Kat of the Musicals

Have you ever been to a production in a completely different language where you have almost zero idea of what’s going on but somehow it’s still just as intriguing? That was Goowoonmong for me. I do really wish I could have understood it all, because it sounded like an absolutely fascinating murder mystery thriller play, but I still really enjoyed it. It was also perfect example of how body language communicates so much of what we want to say, for even though I didn’t have the dialogue the body language was enough for me to go on in a lot of places. Despite the actors being just as puzzled by my presence in the crowd as I was at times, and seeing how they interacted with the audience at certain times they made sure to come point out as to why there was a white girl sitting there being like O.O

My friend who had asked if I wanted to review helped translate somewhat, but I am looking forward to their new upcoming production. My Korean has improved and I’m hopeful I’ll understand a lot more of what’s going on!

You can find out more about EU Production and Theatre here.

The review was originally posted on Hello Asia.

It’s Thursday’s opening night of Goowoonmong at the Zenith Theatre and a woman has been murdered. Or has she? Who has murdered her? Has anyone murdered her? Why are we all concerned about this box? “Do you know who killed her? Do you? How about you, Sir? No? Anybody?”

Goowoonmong, or ‘A Dream of Nine Clouds’, was a seventeenth century Korean novel set in ninth century China. Written by Kim Manjung, the story tells of a young man who travels through two lifetimes accompanied by eight beautiful maidens, while at it’s core it is a philosophical novel about Buddhism and Confucianism.

This adapted production was written and directed by Kang Hae-Yun and retains similar concepts and ideas from the original literary work, but has revised these concepts to a new story set in contemporary Sydney. The play tells of an intriguing murder mystery that only gets more mysterious as time passes, while underneath it examines those same concepts of money and it’s power to separate people through betrayal.

Two antique dealers enter the house of a Kim Dae Hee to examine a piano, only to be greeted by the family leaping to cover a large box with their bodies. The antique dealers, Gi Nam and Bo Su, are perplexed. They inquire as to why the family is shielding the box. The audience is then introduced to each of the characters and a little bit of the back story as each goes about revealing intricacies about their character and their role in the mystery. Kim Dae Hee is the father of the house who, along with his wife, has two sons- Daniel and David. Their son’s tutor is also present, and his girlfriend shortly joins him. Things become no clearer as the story progresses. It seems someone has been murdered, but exactly who has been murdered and why? And does anyone actually know what happened?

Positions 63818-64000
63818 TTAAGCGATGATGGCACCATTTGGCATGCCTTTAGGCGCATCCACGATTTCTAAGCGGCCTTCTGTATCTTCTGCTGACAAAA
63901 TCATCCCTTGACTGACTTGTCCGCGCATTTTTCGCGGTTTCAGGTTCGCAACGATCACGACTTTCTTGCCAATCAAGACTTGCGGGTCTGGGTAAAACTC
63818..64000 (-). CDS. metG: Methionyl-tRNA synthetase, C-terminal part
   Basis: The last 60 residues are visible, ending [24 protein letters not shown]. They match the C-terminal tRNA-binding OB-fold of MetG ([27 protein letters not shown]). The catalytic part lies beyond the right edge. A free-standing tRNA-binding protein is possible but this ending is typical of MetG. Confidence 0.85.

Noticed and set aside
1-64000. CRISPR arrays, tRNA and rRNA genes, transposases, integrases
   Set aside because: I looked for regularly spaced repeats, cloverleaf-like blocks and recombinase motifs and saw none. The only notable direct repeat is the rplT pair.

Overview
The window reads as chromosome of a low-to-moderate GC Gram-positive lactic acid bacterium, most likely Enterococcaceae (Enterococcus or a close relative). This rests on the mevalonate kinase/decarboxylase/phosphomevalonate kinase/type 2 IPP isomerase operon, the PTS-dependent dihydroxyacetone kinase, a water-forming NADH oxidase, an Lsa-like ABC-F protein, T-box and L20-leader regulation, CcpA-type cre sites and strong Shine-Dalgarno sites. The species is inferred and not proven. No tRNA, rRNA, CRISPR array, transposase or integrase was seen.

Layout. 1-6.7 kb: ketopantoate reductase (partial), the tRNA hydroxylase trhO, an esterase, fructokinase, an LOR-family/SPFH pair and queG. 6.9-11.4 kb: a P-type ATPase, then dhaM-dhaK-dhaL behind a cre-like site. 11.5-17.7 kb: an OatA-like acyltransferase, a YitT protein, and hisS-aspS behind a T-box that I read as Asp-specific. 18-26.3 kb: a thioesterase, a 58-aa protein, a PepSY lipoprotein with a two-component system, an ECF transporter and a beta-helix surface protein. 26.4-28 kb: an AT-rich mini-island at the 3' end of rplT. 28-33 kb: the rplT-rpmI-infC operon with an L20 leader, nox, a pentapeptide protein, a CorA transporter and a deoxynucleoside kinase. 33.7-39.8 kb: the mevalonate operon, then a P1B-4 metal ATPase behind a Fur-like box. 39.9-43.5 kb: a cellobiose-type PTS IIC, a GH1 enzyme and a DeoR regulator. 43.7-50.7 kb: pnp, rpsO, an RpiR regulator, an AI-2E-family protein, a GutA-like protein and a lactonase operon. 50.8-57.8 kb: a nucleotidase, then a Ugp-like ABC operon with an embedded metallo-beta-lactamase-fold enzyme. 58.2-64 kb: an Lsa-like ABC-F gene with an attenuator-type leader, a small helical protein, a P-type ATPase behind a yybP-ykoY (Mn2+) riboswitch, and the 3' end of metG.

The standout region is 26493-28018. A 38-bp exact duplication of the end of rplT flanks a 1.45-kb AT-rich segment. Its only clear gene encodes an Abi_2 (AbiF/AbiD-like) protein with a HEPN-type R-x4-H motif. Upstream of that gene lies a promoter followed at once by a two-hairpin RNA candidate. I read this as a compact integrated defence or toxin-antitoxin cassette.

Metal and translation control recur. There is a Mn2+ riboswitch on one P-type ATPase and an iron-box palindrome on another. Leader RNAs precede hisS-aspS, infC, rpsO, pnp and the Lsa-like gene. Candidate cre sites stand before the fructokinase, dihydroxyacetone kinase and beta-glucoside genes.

An enigmatic woman dressed in deathly black soon visits the house. She is very volatile and is searching for her missing younger sister. But what is she even doing in the house? Why is she looking for her sister here? What has happened in the house?

The story itself is already engaging, but the play goes one step further and reaches out to engage the audience within the story itself. The actors call upon the audience to determine who the murderer is, asking them for assistance in finding their lost younger sibling and requesting id checks. The entire theatre becomes a stage, as the actors bound out to make their way through the audience members and up and down the stairs.

The cast is perfect in their roles, genuinely taking on their characters and creating an immensely real atmosphere in the theatre. The dynamic and dialogue between Gi Nam and Bo Su is most amusing, with Gi Nam very much reminding me in voice and facial expression of the beloved detective ajusshis of a KDrama.

As the story progresses, Gi Nam becomes more and more frustrated and unsure. He points accusing fingers at each character in turn. But each is still contradicting and unclear. In a final bid of determination, Gi Nam is able to push pass the human barricade in front of the box to look inside.

It’s empty.

Why is it empty? Why have we thought someone had been murdered? Who originally thought that it had happened? And why? Does anyone actually know why we all thought that there had been a murder?

The stage fades out and the audience left with their thoughts.

EU has produced an immensely captivating performance in Goowoonmong. The story is both unique and intriguing and the characters are very well acted. The mystery hanging around the stage keeps you thinking long after you’ve left the theatre, particularly that you’re probably going to want to see that again.

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